Barbeau has a wonderful ability to take the reader in as if writing each reader a note about the day to day, and then she turns things that note around. You are reading a note from a friend and then realize that: Yes she was married to one of the most notable directors of horror in the U.S, yes she had an affair with Burt Reynolds. And yes she has had many loves in her time. Wow! But rather than delivering a tell all revealing the warts of others - although we do read a bit about those warts - Barbeau manages to undauntingly keep the focus on herself. While laughing at herself, and her foibles as a person with loves gained and lost, she takes the comic and imbues it with such heart the reader can visualize how double sided comedy is within each us; as when we laugh at ourselves, there tends to be some sadness lurking - conversely she explores her own tragedies such as the passing of her mother and her best friend, and reveals hope.

When reading this book, I was reminded of being lost on occasion. In THERE ARE WORSE THINGS I COULD DO, the reader, along with Adrienne, takes a journey. Barbeau reminds us that when we are lost we seek acceptance, regardless of what that acceptance might mean. But as we lose ourselves amidst gaining acceptance, we discover how within that losing, we can all find ourselves anew.
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Format: Hardcover
+++++

"I went from being a musical comedy performer to a sitcom actress to a scream queen to a mother and a TV talk-show host and a book reviewer and a voice-over performer, and then back to the stage and back to musical comedy and back to television and concert halls and more films, and even into the recording studio for a CD and into my office to write this book."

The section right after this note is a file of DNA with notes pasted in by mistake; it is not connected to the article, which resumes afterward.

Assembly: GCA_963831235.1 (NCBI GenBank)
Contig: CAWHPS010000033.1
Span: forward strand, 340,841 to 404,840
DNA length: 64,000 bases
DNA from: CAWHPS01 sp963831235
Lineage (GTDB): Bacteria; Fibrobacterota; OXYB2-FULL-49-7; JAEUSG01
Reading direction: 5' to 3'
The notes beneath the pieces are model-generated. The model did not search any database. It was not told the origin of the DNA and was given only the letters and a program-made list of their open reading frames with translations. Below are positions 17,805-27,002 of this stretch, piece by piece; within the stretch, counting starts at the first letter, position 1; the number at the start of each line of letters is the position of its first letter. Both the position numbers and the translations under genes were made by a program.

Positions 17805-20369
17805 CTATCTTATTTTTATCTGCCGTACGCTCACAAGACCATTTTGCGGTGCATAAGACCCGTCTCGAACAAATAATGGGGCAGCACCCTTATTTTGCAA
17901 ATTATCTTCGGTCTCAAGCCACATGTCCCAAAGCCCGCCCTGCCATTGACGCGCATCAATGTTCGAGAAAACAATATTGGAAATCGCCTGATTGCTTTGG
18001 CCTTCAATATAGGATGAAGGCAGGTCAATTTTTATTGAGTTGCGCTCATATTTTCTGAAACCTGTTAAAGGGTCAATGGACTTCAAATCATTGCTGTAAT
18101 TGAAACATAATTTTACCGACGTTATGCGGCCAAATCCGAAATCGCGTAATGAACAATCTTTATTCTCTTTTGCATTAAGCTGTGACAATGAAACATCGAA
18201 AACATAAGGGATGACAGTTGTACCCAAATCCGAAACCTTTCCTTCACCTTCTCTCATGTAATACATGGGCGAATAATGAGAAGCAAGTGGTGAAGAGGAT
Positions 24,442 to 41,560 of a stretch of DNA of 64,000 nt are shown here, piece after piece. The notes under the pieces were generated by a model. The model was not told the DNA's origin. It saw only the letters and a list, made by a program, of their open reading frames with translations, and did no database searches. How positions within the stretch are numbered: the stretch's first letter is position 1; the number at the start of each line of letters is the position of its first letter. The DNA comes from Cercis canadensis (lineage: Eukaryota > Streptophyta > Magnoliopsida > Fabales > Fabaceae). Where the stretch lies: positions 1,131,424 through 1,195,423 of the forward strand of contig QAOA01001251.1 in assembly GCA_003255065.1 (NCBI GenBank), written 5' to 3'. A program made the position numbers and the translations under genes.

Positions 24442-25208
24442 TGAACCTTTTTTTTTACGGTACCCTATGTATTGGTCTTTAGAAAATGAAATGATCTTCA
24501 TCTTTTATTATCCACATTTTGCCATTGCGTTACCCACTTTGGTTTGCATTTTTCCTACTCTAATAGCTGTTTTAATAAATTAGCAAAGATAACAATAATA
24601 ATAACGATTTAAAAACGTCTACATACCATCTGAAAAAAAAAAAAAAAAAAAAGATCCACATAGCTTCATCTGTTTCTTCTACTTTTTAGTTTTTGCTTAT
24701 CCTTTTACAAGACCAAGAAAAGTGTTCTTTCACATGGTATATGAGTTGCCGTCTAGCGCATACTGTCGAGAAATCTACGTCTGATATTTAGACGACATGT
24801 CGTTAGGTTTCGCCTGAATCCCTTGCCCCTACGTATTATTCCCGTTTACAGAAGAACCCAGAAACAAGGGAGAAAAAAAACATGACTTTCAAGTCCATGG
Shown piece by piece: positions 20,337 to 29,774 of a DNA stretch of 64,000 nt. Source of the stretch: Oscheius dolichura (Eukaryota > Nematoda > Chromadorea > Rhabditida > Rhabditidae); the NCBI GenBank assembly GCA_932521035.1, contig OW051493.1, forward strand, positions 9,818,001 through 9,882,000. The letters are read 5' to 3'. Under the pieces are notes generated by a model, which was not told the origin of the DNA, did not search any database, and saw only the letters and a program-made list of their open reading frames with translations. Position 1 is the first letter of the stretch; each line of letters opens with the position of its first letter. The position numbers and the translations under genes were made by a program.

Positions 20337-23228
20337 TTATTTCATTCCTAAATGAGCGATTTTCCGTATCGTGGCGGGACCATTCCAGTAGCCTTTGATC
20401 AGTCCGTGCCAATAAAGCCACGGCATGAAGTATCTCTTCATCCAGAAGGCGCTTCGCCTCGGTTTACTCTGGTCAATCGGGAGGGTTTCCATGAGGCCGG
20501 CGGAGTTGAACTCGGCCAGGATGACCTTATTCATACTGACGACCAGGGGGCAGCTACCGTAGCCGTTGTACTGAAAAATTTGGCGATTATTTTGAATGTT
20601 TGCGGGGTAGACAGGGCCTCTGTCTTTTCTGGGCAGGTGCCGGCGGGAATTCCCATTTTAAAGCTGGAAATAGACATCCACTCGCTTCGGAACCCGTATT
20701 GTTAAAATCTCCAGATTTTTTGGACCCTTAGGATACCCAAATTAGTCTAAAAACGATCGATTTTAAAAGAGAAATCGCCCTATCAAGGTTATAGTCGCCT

This is an excerpt from this page-turning autobiography by Adrienne Barbeau, a candid, funny, and self-deprecating autobiography that covers sixty years of her life. It is based on the journals she kept which she "began in 1955." She "wrote every day for the next forty years."

The above excerpt tells you generally what the book is about. Along the way, Barbeau tells us about "relationships and love affairs, emotional highs and lows, friendships and loss."

Highlights of this book include talking about her two hit TV shows ("Maude" and "Carnivale"), her major movies ("The Fog," "Escape from New York," "Swamp Thing," and "Creepshow"), her relationship with 1970's superstar Burt Reynolds, and her two marriages (the first to horror and science fiction director John Carpenter).

The title of this book is the title of a major song Barbeau sung in the original Broadway production of "Grease" which was "a major turning point in [her] life."

This autobiography is well written. What I especially liked was Barbeau's directness and the fact that you could easily follow the timeline of her life story.

Included in the book's approximate center are over forty black and white photographs. My favorite is the one that has her character in the movie "The Convent" gunning down nuns (or as she says "blowing away nuns").